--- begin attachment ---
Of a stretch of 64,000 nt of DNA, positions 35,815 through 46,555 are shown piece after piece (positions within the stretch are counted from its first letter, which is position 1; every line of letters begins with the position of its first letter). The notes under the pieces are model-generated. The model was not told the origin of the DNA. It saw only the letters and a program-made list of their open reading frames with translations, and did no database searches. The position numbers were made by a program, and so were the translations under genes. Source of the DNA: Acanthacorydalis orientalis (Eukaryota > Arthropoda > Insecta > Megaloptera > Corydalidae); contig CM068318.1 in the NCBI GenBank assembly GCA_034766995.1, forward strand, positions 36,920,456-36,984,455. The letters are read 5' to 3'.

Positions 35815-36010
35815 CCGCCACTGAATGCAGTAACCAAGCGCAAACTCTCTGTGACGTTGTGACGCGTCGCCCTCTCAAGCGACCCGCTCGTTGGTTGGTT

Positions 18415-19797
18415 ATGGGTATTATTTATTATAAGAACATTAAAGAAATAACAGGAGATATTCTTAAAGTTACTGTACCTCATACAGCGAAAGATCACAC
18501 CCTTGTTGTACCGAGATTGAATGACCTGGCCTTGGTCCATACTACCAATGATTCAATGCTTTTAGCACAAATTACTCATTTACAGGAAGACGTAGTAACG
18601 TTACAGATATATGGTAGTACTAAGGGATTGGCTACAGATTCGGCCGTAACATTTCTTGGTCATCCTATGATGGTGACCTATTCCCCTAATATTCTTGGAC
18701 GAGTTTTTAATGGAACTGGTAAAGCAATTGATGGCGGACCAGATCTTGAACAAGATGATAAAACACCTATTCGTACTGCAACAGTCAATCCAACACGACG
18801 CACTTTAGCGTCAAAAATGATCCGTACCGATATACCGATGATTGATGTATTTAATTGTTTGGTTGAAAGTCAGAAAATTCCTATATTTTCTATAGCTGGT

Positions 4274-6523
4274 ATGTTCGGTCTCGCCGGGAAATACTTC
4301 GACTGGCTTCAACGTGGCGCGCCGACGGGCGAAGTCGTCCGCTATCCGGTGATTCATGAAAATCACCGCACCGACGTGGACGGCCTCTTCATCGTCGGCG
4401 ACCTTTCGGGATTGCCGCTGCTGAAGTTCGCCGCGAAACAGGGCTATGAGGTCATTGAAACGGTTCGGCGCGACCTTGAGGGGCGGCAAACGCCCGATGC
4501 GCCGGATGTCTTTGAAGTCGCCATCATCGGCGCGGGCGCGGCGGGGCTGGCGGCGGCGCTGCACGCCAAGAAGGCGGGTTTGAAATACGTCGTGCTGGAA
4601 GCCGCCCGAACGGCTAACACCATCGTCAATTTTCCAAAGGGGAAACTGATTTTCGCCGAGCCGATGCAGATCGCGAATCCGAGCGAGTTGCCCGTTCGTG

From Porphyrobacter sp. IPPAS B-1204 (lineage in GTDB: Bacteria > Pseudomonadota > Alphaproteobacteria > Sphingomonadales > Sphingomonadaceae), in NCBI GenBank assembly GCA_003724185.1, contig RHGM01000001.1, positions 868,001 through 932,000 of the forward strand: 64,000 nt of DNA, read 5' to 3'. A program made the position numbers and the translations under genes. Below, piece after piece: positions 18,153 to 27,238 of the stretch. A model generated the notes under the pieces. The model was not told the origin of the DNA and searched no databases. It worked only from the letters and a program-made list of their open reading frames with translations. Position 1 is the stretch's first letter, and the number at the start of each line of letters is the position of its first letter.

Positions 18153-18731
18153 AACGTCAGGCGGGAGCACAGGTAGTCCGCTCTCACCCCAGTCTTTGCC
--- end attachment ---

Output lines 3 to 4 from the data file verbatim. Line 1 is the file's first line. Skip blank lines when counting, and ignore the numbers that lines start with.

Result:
35815 CCGCCACTGAATGCAGTAACCAAGCGCAAACTCTCTGTGACGTTGTGACGCGTCGCCCTCTCAAGCGACCCGCTCGTTGGTTGGTT

Positions 18415-19797